America’s Grow-A-Row: Garden State Giving
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Earlier this year, more than 200 volunteers gathered at a working farm in Pittstown, NJ. Their objective on this blustery fall morning was to harvest 30,000 pounds of sweet corn in under two hours. By noon, more than 120,000 servings of food were on a truck and heading to food banks across New Jersey and beyond, provided at no cost. These impressive numbers are reproduced every single day during America’s Grow-a-Row’s 16-week season.
America’s Grow-a-Row’s mission is to positively impact as many lives as possible through a volunteer effort of planting, picking, rescuing and delivering free, fresh produce. Four farms totaling 420 acres provide more than 17 different crop varieties to those in need, educate on a wide range of topics related to food insecurity and healthy eating and contribute to ongoing sustainability efforts. Over the last two decades, more than 17 million pounds of produce have been delivered to food banks, food pantries, soup kitchens, Free Farm Market® programs and healthcare organizations. The organization’s reach has expanded to 15 states over the years.
For founder and CEO Chip Paillex, the growth of this unique nonprofit has been more bountiful than he could have imagined. “This all started twenty years ago as a simple ‘daddy/daughter’ project. I thought it would be a fun way to bond and get my four-year old to eat healthy,” Paillex recalls.
Adept at efficiency, Paillex soon grew more produce than he could give away to family and friends. He happened upon a short article in a local paper that read “if you have extra produce, bring it to the food pantry and grow a row for the hungry.” From that humble start, more than 68 million servings have been given to communities that need it most.
According to Feeding America, more than 1 million New Jersey residents experienced food insecurity in 2021, including 300,000 children. Across the country, food deserts – areas that lack access to fresh, affordable produce – are rampant. While food security has improved since the height of the COVID-19 crisis, historic inflation has now put additional pressure on family budgets.
The work of harvesting so much produce is mostly accomplished by an army of 9,000 volunteers. For volunteer Alex Rogovin, giving back is personal. “I’ve been coming here to volunteer a few times each season for about six years now,” says Rogovin. “Food deserts are all around us, costs keep going up and food insecurity touches more people than you would think. People often must make hard decisions, like choosing between heating oil and groceries. If I can do something to help people avoid making that decision, I will.”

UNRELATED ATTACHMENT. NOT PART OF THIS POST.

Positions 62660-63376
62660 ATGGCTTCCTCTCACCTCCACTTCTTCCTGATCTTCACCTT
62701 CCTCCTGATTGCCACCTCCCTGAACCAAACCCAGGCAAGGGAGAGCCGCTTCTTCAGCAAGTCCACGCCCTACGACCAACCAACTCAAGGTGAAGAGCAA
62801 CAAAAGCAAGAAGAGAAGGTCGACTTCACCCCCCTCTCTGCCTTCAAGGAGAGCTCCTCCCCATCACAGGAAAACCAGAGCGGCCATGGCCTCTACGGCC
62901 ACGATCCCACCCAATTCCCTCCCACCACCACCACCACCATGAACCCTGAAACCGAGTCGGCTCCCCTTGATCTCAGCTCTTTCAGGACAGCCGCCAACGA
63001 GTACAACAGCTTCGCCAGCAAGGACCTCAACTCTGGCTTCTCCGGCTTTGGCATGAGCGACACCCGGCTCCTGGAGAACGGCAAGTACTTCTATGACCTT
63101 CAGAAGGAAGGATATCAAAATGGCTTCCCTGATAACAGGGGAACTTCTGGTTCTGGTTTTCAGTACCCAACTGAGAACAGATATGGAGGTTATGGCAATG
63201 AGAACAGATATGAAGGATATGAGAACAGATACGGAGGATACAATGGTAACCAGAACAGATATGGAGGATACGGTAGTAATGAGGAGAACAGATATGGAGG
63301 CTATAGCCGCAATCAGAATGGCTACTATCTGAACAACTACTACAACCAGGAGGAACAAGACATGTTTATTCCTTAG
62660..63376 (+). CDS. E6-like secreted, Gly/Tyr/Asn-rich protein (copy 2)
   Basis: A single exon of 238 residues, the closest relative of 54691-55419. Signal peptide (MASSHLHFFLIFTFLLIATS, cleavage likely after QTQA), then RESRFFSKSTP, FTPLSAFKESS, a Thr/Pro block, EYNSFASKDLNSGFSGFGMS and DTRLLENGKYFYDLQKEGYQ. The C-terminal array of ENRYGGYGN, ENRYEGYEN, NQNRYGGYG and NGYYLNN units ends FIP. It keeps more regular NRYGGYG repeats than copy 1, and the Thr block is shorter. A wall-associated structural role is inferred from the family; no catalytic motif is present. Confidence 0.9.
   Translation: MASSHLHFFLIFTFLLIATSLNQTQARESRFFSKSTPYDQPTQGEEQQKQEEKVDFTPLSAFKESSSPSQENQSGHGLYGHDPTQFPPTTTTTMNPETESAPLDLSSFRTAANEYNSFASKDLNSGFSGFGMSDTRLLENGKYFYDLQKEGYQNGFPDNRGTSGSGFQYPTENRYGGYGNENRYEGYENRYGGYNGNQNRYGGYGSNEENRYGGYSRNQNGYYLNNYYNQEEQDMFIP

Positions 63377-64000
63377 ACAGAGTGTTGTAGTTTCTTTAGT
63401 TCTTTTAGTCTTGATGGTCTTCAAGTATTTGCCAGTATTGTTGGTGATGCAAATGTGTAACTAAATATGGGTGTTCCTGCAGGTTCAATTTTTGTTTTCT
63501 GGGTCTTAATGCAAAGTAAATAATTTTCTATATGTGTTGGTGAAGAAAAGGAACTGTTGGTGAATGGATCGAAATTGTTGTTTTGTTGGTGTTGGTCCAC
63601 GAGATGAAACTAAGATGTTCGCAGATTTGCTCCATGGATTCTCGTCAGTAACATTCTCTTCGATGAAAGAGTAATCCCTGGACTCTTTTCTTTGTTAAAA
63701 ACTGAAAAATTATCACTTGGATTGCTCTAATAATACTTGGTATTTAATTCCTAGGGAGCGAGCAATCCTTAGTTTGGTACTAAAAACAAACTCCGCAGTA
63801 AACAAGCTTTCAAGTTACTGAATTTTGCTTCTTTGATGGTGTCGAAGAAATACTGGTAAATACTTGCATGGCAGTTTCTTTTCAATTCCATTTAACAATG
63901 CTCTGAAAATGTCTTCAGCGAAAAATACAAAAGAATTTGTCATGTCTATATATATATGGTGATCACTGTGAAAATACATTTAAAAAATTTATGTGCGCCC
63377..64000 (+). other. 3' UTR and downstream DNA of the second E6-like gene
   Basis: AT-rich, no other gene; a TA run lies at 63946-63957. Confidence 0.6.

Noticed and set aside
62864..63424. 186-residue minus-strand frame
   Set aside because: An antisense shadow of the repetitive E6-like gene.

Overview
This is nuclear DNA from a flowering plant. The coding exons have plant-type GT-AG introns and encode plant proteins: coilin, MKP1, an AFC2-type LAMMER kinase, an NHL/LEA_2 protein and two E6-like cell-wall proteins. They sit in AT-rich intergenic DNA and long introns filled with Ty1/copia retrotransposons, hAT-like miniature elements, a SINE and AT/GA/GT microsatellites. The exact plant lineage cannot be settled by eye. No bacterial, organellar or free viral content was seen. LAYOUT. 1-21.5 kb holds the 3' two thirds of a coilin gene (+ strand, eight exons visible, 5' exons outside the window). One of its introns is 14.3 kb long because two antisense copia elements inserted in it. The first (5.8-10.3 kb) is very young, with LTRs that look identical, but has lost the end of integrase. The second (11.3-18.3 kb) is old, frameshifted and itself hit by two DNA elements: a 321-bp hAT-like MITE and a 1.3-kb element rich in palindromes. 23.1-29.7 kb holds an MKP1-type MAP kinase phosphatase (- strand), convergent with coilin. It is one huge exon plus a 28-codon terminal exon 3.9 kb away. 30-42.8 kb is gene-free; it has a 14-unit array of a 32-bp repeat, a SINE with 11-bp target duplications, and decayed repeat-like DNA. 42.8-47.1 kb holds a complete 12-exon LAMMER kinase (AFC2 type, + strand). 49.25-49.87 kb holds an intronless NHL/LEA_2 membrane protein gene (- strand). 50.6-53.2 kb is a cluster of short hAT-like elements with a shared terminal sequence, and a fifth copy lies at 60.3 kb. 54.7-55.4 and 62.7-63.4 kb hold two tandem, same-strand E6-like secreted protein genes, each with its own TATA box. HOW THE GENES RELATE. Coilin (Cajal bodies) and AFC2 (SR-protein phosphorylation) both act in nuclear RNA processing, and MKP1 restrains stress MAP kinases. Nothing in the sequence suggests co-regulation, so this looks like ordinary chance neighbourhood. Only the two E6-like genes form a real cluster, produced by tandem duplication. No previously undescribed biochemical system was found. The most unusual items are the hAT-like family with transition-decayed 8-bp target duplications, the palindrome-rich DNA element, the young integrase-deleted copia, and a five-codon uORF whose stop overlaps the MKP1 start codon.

During COVID, so many folks with DAFs came to us and gave heavily. Most DAF grants were unrestricted which means we were able to put the money where it was needed most.
Rogovin’s volunteer efforts are part of a workplace giving program. “Our company gives us time to use for volunteering, so a large group of us visit three or four times each year to help. It’s a great way to give back.”
America’s Grow-a-Row has seen significant growth in its operations over the past decade, thanks in part to a mix of philanthropic support. “Without people willing to give – both in terms of their time and through grantmaking – this work cannot get done,” says Paillex. “My goal is to feed people in need, but it’s about feeding hearts, too. I want anybody who touches this program to walk away changed and to look at the impact of hunger a little differently. It’s not about the pounds, it’s about the people.”
Paillex sees parallels between America’s Grow-a-Row and donor-advised fund support. “During COVID, so many folks with DAFs came to us and gave heavily,” he states. “Most DAF grants were unrestricted which means we were able to put the money where it was needed most.”
Just as America’s Grow-a-Row can move fresh produce to communities in need quickly, DAF donors move in much the same way by responding quickly in times of crisis or immediate need. America’s Grow-a- Row reports that an increase in operational flexibility allowed for the continued operation of critical services at a time when volunteer efforts were made difficult during the first year of the pandemic. It also allowed for a rethinking of how the work was accomplished. Unrestricted grant support from DAFs was used to source new equipment and implement new planting and harvesting methods. Now, the seasonal yield is an astounding 60 percent higher than before 2020.
Paillex credits his love for what he does, and a novel partnership with like-minded volunteers and donors, for the success of America’s Grow-a-Row. “We’re not the solution to hunger. We’re part of the solution. DAF donors are a part of that solution as well,” Paillex says. “Everybody has a passion. Turns out, my passion was gardening. I’m blessed that my passion can also serve a purpose. I see a direct connection with people who use donor-advised funds. Donors are passionate, and they want their charitable intent to serve a purpose.”
NPT is not affiliated with any of the organizations described herein, and the inclusion of any organization in this material should not be considered an endorsement by NPT of such organization, or its services or products.
NPT does not provide legal or tax advice. This blog post is for informational purposes only and is not intended to be, and shall not be relied upon as, legal or tax advice. The applicability of information contained here may vary depending on individual circumstances.